Pestle Rock is family owned and operated, as is their first restaurant Jhanjay (which means 'vegetarian dishes' in Thai). It all started in Thailand where the father of the Jawpliphon family started a fertilizer company. He had a serious work ethic and passed it down to the children, all of whom have worked at the company in some capacity; one brother still runs it. Nanta came to the US in 1999, first to study through a home-stay program. Eventually she met her husband and stayed. Her brother Pricha attended college in Japan and bartended. He moved to the US after Jhanjay opened in Wallingford in 2007. Pricha handles the business side of things and Nanta is the creative foodie. Sutha oversees the kitchen at Pestle Rock and his wife Rewadee also cooks there. They were the most recent to arrive, coming in 2012. Before Pestle Rock opened. Their mom, Somsong Jawpliphon, is a fantastic cook and sometimes cooks at the restaurant. "She cooks desserts for the staff all the time," says Cameron happily. She spends time in both countries, about three months of each year in Thailand.

Above l-r: Denchai, Somsong, Uan, Golf, Cameron, Ying

Nanta wanted to offer healthier food at Jhanjay when she opened in Wallingford; vegetarian, less oil. That has been a big success. The Ballard Jhanjay opened in 2009. When opening Pestle Rock, she wanted to add meat to the menu, keeping that healthier aspect. "There's not much salmon in Thailand, but Nanta wanted to offer local meats. The only non-local meat on the menu is frog legs which come from Florida. We also use local produce with the exception of Thai basil which needs a hotter climate to grow; it comes from California."

Yum Lao Tod

Pestle Rock has a service bar with spirits, wine and beer, but no actual lounge. Kids are welcome in every area. Cocktails use herbs, chili peppers, lychee and more. Next to the service bar there is a long table for larger parties.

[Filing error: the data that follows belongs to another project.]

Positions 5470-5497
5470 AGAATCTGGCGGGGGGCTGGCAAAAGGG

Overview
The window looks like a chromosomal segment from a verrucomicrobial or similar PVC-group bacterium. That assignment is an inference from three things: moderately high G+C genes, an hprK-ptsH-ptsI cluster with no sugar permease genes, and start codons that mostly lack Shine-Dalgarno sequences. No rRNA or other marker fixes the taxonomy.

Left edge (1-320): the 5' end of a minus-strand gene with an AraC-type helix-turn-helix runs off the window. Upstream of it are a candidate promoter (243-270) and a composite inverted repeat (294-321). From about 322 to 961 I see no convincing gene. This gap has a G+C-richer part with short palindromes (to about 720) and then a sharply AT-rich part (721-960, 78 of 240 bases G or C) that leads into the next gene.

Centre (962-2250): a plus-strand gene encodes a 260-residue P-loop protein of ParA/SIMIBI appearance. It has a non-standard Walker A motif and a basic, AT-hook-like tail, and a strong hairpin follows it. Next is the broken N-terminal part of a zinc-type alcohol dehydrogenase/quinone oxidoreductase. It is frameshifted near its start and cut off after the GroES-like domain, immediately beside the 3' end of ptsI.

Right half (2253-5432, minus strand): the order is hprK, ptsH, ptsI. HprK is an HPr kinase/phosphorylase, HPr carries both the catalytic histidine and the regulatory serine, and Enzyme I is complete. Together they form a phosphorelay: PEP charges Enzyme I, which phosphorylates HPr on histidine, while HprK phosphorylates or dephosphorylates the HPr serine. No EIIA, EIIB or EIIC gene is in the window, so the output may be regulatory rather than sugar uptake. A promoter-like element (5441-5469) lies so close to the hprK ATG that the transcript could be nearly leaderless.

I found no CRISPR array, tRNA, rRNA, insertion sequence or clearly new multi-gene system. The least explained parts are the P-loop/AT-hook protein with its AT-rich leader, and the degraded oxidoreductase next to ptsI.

With Pestle Rock going strong, they are moving ahead with a new, smaller location for Ballard's Jhanjay on Market Street. "It's a smaller space, and we're putting in a hood and a bar. Technically, it's a service bar, but we may have some tall tables. Hopefully we'll have all the permits mid-May," says Cameron. "We're still in the decision stage about keeping the current Ballard Jhanjay location and creating a noodle restaurant." If they build it, we will come.

Pestle Rock
2305 NW Market St
Seattle, WA 98107
206-466-6671

www.pestlerock.com

Pestle Rock's large table and service bar

Jhanjay-Wallingford
1718 N 45th Street
Seattle, WA 98103
206-632-1484

Jhanjay-Ballard
New location
2242 NW Market St
Seattle, WA 98107
206-588-1469

www.jhanjay.com

Unfamiliar with Isan food? Here's a look at a few dishes that may seem more familiar and explanations on a few that are really different.

Similar

Different

Mee Ka Ti is Phad Thai-esque. Many Phad Thais are made with catsup or tamarind. Mee Ka Ti uses coconut milk and is spicier.

Kao Soi is a curry noodle soup with chicken, red onions, pickled mustard greens and crispy noodles. Those who've traveled to Chiang Mai will be familiar with this dish.

Panang Salmon is charcoal grilled and topped with curry over vegetables. The curry is similar to the familiar panang curry.

Yum Kao Tod is rice soaked in curry, then fried crispy and tossed with ginger, galangal, herbs, coconut flakes and peanuts.

Guay Tiow Tom Yum is essentially a noodle soup. Like phở with a lot of flavor.

Sai Ua is a Thai sausage made with Carlton ground pork and red chili paste-the spice is all inside the sausage. It is grilled and served with pickled and fresh vegetables.


Connie Adams/May 2015